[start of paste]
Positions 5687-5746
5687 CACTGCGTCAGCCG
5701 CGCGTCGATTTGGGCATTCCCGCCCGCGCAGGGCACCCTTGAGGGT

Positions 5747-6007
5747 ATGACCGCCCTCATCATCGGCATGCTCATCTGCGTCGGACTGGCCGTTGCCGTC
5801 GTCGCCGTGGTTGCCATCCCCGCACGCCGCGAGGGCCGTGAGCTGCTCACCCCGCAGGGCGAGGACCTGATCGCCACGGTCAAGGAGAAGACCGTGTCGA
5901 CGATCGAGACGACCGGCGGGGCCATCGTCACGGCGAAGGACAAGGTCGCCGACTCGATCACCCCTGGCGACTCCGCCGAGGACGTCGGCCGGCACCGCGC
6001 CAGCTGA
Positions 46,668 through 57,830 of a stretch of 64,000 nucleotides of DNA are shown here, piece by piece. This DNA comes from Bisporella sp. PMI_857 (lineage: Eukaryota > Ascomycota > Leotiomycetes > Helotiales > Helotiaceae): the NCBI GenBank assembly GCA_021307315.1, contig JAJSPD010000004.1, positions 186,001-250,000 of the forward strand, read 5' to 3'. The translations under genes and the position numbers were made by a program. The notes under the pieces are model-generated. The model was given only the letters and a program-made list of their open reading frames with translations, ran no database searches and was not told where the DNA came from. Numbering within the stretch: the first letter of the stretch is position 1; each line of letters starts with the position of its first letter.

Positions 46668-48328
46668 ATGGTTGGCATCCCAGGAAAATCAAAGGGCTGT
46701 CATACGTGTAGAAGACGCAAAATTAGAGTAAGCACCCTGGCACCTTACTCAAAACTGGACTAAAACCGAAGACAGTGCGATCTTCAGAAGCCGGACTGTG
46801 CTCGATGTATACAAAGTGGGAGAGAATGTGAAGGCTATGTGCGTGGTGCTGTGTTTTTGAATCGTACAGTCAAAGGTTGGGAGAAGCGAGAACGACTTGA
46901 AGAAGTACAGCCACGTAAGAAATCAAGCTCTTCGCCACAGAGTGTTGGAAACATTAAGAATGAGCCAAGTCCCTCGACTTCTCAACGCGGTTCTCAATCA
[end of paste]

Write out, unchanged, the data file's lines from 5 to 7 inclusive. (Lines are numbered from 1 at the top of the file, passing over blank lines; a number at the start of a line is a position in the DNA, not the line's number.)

5747 ATGACCGCCCTCATCATCGGCATGCTCATCTGCGTCGGACTGGCCGTTGCCGTC
5801 GTCGCCGTGGTTGCCATCCCCGCACGCCGCGAGGGCCGTGAGCTGCTCACCCCGCAGGGCGAGGACCTGATCGCCACGGTCAAGGAGAAGACCGTGTCGA
5901 CGATCGAGACGACCGGCGGGGCCATCGTCACGGCGAAGGACAAGGTCGCCGACTCGATCACCCCTGGCGACTCCGCCGAGGACGTCGGCCGGCACCGCGC